We Don’t Choose Who We’re Attracted To, But We Can Choose Who To Love

We Don’t Choose Who We’re Attracted To, But We Can Choose Who To Love

Because these are not the same thing

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Attraction is magic

I?ve been attracted to people for all kinds of reasons.

Maybe I liked their sense of humor, or the way they laughed. I liked the way they talked, or the way they though. Maybe I liked their demeanor, or overall energy, or the way they lit my cigarette. I?ve found people sexy because of the way they smelled, or their music, or motorcycles, or the way they did their work. I?ve admired their confidence, or their passion, or the way they carried themselves. Often, they just seemed to offer something I thought I need or want in that moment of my life. Maybe they showed me a good time.

But most often? Attraction is based on completely inexplicable reasons.

I just find myself attracted to someone ? sexually; platonically ? I am drawn to them for whatever reason, for however long, and for the most part, try as I may, I don?t control this initial attraction.

This is true for many of us.

The problem is, most of us sink too much importance in ?attraction? and, worse, we mix it up with ?actual love.?

And while we don?t control who we?re attracted to, we do, however, control where we invest ourselves ? time, energy, and emotion.

Love is a choice

Most of what we think of as ?love? is bullshit. Most people treat love as something happens to them, or something they ?are in.?

Most people treat ?love? the same way they do ?attraction? ? something over which they have no control. They fail to realize that real, adult relationship ? i.e., mature love ? requires energy and investment.

Love is decision and work, not ?magic.?

Love ? good, healthy, mature love ? is not being or feeling. It?s not motivation or inspiration or being swept away or overwhelmed.

Love is an act. It?s a decision. It?s deliberate. It?s external effort and energy every day. It?s choosing and committing. It?s doing.

It?s based on you, not them.

So can you love anyone?

One reader wrote,

?By your definition of love, it seems like in theory it should be possible to love anyone.?

In theory, sure.

Just like you can show compassion to anyone. Because love and compassion are very closely linked.

And I know we?re talking about a specific kind of love ? that is, romantic ? the basis is still very similar. While there does have to be a baseline of chemistry and connection to make that level and depth of investment worthwhile for, the point is: that investment is still a choice you either don?t make, or do.

Then *should* you love anyone?

Does this mean you should love everyone?

If we?re talking ?compassion,? then yes. Technically.

But because I know we?re talking romantically, then: no.

We can care for everyone?s wellbeing in a passive way, but we can?t actively invest the depth required of close relationships in everyone.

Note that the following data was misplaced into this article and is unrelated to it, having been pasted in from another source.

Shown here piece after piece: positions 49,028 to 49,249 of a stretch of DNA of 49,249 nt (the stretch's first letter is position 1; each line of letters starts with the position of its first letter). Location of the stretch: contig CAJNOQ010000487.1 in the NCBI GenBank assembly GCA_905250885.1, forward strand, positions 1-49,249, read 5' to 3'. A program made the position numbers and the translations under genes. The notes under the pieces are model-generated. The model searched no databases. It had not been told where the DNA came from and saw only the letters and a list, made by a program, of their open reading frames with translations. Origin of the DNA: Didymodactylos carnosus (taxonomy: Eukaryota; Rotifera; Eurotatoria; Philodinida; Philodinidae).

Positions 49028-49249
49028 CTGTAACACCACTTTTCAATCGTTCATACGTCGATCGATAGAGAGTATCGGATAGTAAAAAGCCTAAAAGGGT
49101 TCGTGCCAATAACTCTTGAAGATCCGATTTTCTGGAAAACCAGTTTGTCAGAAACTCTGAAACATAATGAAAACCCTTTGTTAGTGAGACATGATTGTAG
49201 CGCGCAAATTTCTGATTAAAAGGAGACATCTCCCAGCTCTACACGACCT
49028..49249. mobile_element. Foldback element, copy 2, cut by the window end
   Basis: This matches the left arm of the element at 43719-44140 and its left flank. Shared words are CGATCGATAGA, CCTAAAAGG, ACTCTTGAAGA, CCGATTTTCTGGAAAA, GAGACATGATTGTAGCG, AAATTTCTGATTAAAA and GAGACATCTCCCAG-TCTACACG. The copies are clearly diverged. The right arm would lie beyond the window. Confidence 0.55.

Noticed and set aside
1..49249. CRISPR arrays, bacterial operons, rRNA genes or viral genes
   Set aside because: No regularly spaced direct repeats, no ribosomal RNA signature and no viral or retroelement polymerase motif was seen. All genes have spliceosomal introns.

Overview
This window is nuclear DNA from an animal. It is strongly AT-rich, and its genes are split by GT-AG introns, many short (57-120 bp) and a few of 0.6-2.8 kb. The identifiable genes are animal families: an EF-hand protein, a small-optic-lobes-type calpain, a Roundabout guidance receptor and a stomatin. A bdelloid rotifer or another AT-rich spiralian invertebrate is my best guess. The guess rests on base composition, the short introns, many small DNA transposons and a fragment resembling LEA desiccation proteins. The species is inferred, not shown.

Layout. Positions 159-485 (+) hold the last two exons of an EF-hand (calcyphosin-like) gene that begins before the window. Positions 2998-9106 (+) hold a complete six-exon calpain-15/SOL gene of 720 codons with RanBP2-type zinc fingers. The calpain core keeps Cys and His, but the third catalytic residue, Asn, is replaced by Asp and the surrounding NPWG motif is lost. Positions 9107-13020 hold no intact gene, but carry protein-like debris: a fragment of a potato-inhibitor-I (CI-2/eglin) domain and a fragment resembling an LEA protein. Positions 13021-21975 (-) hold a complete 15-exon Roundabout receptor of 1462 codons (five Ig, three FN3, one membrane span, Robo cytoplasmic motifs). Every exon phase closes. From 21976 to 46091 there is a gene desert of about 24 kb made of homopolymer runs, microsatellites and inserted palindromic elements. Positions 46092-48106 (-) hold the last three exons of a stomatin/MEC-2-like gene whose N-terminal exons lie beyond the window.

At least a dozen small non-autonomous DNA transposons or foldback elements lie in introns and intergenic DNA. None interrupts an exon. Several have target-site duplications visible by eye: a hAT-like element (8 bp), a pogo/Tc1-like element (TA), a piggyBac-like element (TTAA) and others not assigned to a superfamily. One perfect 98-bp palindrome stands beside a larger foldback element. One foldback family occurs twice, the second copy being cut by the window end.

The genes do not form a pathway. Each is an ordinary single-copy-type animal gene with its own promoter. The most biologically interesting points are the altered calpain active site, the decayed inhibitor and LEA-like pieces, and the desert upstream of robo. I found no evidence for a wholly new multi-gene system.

Just like you don?t eat everything ? at once, or even in general. You don?t say everything that pops into your head. You don?t do everything, go everywhere, think about everything. You don?t waste your money on hobbies you don?t have. You choose.

You make deliberate decisions on what to do, based on what you want.

And you choose who to love just as consciously.

How you choose

If you want good love, you don?t choose based on physical attractiveness. You don?t choose based on how they ?make you feel.? You don?t choose based superficial checklists (?must love dogs,? ?favorite food: lasagna.?)

If love is an act, then love is an investment of time and attention (our most valuable things in life.) And if love is an investment, then you love based on return.

Emotional health is the indicator of the ROI of love. If you dump love into an unstable person, you?re pouring it down the drain. But secure people are ?easy? to love, give high rewards for reasonable effort, and love back readily.

If you want to be healthy, you choose healthy meals ? and then eat them.

If you want a good career, you choose a good job ? and then actually do good work.

And if you want a healthy relationship, you choose an emotionally-healthy partner, and afterwards focus on the work of loving them.

Because emotionally-healthy partners will put in effort and love right back. So pick someone who is a.) self-loving, b.) deserving of your love and c.) will return it and meet your needs.

Should you still love people that hurt/disrespect you?

No, absolutely not.

Not actively, anyway. Passively and from afar, you can wish the best for them and respect their decisions. But you can?t love them in a way that?s intimate, vulnerable, or invested.

Love is a choice, and we only have so much time, attention and energy in our day. Make sure the ROI is where you want to be.

And when we?ve picked a target, we have to remember to reinvest all the time.

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